The Discipline of Abandonment: Emersonian Properties of Transdisciplinarity & the Nature of Method
This essay investigates a possible relation between primarily European, twenty-first century, science-based Transdisciplinarity and nineteenth century, humanities-based American Transcendentalism through a study of a key term in the writings of Ralph Waldo Emerson: Abandonment. The word commonly carries negative connotations: deserting someone or forsaking something, behaving with frightful recklessness, leaving home and hope behind. In many of Emerson’s essays, however, transcendental abandonment is also a way of going home, the intellectual affirmation of something bigger (to which we always belong) through the negation of something smaller (that which we mistake for our “natural” mode of thinking and being). Comparing Emersonian Transcendentalism with contemporary Transdisciplinarity is not just an academic exercise, not just for amusement nor for the satisfaction of a curiosity, but belongs to a search for responsible approaches to ecological, social, intellectual, and spiritual urgencies. The points of connection extend Transdisciplinarity beyond the sciences and lead to reconsidering the extent to which elements of historical Transcendentalism might inform present thinking beyond traditional disciplinary boundaries to address real problems.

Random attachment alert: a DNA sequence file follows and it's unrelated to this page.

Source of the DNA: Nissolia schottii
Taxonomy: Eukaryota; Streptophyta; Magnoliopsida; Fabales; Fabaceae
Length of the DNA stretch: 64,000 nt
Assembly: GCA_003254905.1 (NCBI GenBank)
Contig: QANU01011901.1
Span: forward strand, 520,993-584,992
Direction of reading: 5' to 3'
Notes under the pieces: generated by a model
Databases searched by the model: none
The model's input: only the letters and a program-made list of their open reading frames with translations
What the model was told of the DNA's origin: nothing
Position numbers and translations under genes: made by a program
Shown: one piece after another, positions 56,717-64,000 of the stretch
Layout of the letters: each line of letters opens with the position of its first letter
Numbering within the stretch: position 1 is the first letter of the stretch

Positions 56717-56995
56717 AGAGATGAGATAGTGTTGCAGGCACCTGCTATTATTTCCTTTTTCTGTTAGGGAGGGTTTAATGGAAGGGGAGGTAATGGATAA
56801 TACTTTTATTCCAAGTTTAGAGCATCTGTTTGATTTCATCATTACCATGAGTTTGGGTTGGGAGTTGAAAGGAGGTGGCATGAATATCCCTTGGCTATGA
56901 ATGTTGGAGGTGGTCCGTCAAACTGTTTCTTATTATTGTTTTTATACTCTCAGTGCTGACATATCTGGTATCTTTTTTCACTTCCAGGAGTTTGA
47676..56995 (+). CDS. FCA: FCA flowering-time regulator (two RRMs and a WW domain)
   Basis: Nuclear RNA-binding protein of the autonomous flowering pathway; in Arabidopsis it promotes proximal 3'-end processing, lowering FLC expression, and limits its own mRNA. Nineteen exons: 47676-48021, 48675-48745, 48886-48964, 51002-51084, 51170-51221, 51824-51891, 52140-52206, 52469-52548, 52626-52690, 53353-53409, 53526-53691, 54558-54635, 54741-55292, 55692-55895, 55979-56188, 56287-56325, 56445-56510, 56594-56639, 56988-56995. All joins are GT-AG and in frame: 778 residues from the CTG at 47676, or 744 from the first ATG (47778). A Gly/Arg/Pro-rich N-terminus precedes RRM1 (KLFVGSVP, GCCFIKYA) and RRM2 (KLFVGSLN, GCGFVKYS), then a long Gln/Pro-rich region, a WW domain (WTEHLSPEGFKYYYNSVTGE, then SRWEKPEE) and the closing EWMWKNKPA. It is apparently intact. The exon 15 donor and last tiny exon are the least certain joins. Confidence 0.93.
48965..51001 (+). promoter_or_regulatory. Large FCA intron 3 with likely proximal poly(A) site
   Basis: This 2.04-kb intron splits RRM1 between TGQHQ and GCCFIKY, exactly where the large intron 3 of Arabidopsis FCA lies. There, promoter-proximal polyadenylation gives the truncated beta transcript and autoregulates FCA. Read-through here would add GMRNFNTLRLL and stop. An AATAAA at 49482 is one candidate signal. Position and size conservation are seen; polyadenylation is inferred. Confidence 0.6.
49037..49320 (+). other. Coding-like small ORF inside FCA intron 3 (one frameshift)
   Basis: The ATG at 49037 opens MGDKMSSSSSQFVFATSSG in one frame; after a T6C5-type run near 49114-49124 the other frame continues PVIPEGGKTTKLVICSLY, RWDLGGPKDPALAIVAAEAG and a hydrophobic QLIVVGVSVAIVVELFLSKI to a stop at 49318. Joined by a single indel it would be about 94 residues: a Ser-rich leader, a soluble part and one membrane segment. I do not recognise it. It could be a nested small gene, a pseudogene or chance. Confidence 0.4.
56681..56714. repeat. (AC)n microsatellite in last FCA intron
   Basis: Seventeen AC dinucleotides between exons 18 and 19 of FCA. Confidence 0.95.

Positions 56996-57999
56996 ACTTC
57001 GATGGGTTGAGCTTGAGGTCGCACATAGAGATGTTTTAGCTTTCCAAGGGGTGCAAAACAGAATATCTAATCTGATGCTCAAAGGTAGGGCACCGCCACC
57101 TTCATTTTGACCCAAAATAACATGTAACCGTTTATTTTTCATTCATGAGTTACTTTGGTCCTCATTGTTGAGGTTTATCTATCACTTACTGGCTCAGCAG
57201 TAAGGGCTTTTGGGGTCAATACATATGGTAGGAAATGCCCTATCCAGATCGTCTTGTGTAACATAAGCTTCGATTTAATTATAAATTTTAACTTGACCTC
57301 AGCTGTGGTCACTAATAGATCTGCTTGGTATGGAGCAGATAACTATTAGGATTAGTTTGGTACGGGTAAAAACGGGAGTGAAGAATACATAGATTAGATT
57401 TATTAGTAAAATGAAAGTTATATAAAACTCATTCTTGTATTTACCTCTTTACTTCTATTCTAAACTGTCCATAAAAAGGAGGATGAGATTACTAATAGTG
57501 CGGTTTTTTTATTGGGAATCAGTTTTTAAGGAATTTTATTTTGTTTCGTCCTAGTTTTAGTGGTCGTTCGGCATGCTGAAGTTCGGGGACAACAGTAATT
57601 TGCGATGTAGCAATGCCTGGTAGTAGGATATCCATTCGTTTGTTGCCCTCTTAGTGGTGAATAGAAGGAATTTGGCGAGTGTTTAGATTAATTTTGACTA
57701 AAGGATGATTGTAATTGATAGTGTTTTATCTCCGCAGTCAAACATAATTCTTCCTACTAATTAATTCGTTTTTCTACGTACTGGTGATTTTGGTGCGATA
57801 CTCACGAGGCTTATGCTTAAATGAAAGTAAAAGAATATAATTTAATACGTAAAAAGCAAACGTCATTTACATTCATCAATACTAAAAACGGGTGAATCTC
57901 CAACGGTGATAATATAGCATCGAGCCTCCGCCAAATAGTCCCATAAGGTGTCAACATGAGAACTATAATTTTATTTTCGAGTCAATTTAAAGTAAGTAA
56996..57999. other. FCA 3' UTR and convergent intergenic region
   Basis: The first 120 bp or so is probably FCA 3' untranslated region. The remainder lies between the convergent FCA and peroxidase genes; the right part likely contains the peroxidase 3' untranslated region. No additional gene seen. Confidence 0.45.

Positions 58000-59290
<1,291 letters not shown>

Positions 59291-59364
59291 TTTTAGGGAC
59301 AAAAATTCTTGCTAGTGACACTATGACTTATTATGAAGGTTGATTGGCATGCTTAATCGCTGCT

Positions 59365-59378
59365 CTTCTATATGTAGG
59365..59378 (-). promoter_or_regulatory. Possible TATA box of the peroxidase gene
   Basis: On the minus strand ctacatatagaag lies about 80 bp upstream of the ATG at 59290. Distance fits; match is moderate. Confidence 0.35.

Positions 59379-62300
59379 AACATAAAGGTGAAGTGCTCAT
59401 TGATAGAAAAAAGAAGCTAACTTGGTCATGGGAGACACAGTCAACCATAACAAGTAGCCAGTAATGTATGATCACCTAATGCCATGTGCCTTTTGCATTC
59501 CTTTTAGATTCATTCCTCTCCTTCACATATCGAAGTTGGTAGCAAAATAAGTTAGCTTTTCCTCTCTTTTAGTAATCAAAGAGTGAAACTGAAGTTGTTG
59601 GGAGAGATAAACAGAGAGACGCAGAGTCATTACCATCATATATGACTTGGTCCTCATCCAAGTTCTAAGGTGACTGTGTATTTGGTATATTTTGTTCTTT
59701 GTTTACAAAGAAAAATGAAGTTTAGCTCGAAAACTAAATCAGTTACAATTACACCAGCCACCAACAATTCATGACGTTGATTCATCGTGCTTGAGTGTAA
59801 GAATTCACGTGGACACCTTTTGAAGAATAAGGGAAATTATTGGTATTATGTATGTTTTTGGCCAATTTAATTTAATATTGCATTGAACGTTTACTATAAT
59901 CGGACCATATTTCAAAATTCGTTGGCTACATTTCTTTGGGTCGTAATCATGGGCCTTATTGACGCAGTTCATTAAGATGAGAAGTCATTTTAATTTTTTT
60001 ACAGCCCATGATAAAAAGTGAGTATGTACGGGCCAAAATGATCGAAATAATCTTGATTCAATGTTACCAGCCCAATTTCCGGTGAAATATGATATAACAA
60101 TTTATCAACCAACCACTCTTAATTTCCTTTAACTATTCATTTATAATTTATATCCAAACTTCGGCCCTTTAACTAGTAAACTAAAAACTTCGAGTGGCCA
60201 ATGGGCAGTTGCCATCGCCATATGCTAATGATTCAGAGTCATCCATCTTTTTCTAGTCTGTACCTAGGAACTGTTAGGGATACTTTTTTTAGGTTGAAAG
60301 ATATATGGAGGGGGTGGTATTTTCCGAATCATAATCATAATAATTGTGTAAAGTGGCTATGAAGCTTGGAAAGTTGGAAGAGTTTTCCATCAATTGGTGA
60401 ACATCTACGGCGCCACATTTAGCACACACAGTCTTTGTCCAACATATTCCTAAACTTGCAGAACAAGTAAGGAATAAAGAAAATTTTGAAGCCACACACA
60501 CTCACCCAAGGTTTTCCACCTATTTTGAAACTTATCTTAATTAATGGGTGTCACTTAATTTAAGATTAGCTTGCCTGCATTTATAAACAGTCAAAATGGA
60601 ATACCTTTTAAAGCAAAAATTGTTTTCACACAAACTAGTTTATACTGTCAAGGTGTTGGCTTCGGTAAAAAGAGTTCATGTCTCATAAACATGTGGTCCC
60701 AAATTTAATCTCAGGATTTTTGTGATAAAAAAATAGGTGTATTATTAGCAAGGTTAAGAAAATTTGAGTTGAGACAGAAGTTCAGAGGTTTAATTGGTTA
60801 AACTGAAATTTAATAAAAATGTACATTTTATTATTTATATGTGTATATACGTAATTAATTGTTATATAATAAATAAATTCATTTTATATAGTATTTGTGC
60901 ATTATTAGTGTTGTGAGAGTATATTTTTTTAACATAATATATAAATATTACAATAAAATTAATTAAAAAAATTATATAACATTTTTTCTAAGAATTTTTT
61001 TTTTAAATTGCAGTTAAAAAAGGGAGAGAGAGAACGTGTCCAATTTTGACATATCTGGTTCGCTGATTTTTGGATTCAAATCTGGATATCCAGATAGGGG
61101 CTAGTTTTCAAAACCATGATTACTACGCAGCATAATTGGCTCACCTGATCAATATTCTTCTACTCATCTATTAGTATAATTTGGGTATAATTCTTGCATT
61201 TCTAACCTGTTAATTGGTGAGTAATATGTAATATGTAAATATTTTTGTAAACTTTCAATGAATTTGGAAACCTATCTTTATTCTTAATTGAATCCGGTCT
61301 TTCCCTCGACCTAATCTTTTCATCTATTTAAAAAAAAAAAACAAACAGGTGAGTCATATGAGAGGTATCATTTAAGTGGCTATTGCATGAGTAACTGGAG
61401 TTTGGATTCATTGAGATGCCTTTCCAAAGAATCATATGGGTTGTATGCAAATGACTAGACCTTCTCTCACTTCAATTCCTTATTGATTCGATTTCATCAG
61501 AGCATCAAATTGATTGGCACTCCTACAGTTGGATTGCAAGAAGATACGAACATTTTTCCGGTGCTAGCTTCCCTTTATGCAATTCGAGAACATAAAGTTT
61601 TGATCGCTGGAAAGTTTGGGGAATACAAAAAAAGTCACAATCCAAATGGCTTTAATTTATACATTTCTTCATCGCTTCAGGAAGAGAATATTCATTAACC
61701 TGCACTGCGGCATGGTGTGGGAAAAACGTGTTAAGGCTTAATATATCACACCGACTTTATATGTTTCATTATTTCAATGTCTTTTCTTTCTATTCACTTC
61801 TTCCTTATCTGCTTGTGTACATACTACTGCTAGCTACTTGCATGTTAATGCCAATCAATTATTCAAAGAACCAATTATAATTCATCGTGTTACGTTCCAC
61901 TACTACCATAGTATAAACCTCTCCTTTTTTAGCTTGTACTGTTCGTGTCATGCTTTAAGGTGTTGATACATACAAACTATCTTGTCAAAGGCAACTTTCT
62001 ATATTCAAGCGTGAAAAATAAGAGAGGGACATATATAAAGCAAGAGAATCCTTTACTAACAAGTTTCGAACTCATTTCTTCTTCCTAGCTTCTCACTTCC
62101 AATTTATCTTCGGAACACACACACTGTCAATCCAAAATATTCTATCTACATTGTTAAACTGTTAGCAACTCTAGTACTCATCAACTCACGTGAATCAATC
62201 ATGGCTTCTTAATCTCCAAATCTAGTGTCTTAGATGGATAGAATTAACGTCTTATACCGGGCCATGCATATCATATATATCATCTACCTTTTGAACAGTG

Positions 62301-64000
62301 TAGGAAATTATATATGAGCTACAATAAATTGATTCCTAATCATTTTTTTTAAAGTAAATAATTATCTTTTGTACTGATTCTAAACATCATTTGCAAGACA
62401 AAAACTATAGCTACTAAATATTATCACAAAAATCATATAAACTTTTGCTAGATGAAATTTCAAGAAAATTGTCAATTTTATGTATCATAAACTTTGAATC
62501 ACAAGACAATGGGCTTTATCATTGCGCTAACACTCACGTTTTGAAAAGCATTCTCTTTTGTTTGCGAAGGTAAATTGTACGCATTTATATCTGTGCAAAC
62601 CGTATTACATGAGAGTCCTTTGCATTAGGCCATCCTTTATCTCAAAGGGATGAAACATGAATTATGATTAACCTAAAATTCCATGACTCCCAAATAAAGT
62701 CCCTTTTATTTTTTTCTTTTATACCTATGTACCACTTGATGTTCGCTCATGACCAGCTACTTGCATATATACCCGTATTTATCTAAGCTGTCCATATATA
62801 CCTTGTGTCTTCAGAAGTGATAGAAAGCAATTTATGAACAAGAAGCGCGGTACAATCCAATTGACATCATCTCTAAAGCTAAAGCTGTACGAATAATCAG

McMillin. T.S. 2013. "The Discipline of Abandonment: Emersonian Properties of Transdisciplinarity & the Nature of Method." Nineteenth-Century Prose 40(2): 105-28.